Quality of Life of Patients with Diabetes Mellitus in a Nigerian Teaching Hospital
Issa, B. A., Baiyewu, O., Hong Kong Journal of Psychiatry
Objective: To assess the quality of life of patients with diabetes mellitus and to determine the clinical and sociodemographic factors that affect the quality of life of these patients.
Patients and Methods: This was a cross-sectional study of 251 patients with diabetes mellitus attending the University of Ilorin Teaching Hospital, Nigeria. The World Health Organization quality of life instrument, short version and a sociodemographic questionnaire was administered to assess quality of life.
Results: Most of the respondents performed fairly well on the World Health Organization quality of life instrument, short version. Poor quality of life was associated with some of the physical complications of diabetes mellitus, lower income, lower educational status, and type 2 diabetes mellitus.
Conclusions: Lower income, lower education, low-rated employment, and physical complications adversely affect the quality of life of patients with diabetes mellitus. Such factors need to be addressed by caregivers and physicians managing these patients.
Key words: Diabetes mellitus, Nigeria, Quality of life
For most chronic illnesses, therapeutic success is traditionally measured by disease-free and overall survival, and control of major physical symptoms. While these factors play a primary role in such evaluations, efforts have been made to assess the extent to which chronic diseases and their treatments affect patients' functional capacity, psychological and social health, and overall sense of well-being or quality of life (QOL). (1)
The World Health Organization Quality of Life (WHOQOL) group defined QOL as an individual's perception of their position in life in the context of the culture and value systems in which they live and in relation to their goals, expectations, standards, and concerns. (2) This is a broad-ranging concept, affected in a complex way by a person's physical health, psychological state, level of independence, social relationships, and relationship to salient features of their environment. (3)
Diabetes mellitus is a typical chronic medical condition that places serious constraints on patients' activities. There is a need for extensive education and behaviour change to manage the condition. Lifestyle changes must incorporate careful dietary planning, eventual use of medication and, for all patients with type 1 diabetes and many with type 2 diabetes, the use of insulin and home blood glucose monitoring techniques. Diabetes mellitus may lead to serious multisystem complications that often require additional intrusive treatments. Diabetes mellitus is a useful model illness for considering the effects of chronic disease on health-related quality of life (HRQOL). (4)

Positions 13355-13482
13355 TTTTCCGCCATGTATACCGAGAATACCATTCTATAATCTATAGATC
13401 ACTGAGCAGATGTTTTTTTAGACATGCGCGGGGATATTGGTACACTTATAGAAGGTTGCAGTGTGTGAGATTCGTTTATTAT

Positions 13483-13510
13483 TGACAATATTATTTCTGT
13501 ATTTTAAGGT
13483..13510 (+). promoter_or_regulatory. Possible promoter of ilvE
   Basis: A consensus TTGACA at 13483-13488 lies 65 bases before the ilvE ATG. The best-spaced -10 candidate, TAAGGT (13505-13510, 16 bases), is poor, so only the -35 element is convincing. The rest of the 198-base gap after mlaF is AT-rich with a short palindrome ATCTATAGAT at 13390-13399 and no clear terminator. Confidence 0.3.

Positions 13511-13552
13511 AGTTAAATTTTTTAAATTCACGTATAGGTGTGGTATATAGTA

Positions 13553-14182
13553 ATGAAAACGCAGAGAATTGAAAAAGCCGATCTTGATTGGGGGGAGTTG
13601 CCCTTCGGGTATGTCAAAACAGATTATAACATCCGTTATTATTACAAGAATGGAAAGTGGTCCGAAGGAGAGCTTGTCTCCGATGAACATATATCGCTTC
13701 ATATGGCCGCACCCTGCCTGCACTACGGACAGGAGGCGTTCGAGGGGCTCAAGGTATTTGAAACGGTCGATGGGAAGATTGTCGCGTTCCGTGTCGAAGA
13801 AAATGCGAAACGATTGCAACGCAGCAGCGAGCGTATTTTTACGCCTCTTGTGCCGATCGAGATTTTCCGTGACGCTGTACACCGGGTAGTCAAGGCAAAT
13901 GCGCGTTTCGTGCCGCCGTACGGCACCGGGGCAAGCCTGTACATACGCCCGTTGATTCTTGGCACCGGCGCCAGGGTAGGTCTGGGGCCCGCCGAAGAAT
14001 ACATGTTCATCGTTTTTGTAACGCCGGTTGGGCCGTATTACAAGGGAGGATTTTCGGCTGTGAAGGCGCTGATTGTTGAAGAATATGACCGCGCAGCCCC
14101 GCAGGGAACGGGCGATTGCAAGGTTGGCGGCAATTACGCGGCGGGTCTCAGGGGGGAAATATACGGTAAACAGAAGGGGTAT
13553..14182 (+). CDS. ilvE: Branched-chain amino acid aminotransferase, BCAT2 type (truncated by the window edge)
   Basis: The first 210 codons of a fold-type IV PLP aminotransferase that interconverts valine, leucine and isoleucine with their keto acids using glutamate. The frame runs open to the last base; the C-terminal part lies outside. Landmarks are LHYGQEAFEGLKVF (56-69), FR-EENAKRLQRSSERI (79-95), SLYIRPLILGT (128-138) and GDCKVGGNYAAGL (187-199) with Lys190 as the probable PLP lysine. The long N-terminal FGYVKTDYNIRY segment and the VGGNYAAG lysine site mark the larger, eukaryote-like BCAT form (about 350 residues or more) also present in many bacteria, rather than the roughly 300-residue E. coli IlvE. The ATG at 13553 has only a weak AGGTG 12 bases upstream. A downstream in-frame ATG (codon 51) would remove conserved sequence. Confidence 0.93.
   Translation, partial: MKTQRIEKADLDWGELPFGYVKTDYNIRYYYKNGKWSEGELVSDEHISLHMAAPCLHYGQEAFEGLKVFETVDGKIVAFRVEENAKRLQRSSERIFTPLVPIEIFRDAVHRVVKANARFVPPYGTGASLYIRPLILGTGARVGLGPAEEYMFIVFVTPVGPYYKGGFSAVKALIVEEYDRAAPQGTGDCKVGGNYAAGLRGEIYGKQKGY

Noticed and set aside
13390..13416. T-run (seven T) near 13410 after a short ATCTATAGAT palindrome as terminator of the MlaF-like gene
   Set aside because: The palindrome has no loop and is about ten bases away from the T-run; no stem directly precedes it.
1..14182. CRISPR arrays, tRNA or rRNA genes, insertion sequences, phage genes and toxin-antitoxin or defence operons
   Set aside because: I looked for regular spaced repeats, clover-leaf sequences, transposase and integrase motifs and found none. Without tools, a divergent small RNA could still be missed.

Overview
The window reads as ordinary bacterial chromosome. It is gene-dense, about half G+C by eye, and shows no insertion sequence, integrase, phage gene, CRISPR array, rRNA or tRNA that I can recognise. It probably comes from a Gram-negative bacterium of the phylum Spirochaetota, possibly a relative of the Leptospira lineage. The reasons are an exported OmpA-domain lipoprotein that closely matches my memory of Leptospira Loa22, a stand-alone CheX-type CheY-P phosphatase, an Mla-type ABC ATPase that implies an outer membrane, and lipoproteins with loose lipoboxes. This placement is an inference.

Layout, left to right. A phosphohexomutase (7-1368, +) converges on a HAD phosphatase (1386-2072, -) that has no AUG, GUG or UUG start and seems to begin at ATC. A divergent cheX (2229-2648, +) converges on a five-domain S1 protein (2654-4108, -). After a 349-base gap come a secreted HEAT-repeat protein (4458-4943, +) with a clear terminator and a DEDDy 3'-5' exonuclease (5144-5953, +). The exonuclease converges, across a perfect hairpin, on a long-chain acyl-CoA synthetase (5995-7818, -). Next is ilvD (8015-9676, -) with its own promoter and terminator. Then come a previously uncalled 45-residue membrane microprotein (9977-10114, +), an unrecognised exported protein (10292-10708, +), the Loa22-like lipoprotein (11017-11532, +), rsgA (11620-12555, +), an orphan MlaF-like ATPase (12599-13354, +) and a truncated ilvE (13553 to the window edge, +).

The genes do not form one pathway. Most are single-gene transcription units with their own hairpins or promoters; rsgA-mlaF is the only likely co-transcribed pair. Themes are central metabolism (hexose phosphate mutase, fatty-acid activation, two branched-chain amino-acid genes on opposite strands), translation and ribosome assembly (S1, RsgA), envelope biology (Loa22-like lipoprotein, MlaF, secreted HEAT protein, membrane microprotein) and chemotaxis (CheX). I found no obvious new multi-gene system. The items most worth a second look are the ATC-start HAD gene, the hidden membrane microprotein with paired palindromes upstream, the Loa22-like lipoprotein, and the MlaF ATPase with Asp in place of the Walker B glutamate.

Studies have shown variability in the QOL effects of type 1 and 2 diabetes. For example, Gafvels found that patients with diabetes mellitus more frequently lived alone and remained childless, participated in fewer social activities, and indicated less personal satisfaction than control patients. (5) Women appear to experience a greater impact of diabetes on their QOL and experience more worries about complications and hypoglycaemia than men. (6) Other studies have found that patients with diabetes mellitus have good QOL in comparison to those with some other chronic diseases and even to healthy populations. (7) Mayou et al (8) and Hanasted (9) reported that the majority of patients with type 1 and type 2 diabetes mellitus experience a high degree of well-being, satisfaction, and enjoyment, although a minority noted that aspects of their lives were negatively affected by both forms of diabetes mellitus. It appears that type 1 diabetes mellitus has a greater negative impact on QOL than type 2 disease. (10) These studies also indicated that the progression of diabetic complications is associated with a decrease in QOL.
The treatment of diabetes mellitus appears to have a complex effect on QOL. …